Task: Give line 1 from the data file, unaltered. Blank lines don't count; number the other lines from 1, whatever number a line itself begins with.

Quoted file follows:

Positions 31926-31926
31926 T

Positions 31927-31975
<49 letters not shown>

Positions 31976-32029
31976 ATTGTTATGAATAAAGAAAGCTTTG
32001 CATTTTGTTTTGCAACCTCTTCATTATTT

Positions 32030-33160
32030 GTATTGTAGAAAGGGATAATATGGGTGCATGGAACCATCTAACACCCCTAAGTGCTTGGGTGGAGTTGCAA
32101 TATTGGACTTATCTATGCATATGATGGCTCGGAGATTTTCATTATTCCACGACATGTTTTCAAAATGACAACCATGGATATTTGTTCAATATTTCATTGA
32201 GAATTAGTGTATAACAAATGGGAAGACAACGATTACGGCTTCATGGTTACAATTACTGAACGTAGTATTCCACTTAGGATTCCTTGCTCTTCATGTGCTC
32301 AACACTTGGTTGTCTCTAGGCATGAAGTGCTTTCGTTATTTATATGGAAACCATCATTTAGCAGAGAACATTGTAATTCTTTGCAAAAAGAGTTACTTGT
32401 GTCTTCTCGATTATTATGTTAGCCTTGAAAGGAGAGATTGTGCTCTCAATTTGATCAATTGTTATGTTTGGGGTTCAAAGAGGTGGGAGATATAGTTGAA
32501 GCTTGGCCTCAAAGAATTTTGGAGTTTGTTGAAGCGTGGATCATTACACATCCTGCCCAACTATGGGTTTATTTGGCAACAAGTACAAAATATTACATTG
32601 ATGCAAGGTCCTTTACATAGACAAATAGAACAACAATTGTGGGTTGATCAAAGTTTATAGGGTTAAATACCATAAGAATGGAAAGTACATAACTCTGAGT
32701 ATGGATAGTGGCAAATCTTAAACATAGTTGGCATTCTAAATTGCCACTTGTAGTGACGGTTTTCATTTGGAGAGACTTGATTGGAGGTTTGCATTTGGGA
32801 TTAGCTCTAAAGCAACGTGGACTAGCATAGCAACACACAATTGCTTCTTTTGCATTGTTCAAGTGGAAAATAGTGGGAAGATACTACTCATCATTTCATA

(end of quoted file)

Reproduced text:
Positions 31926-31926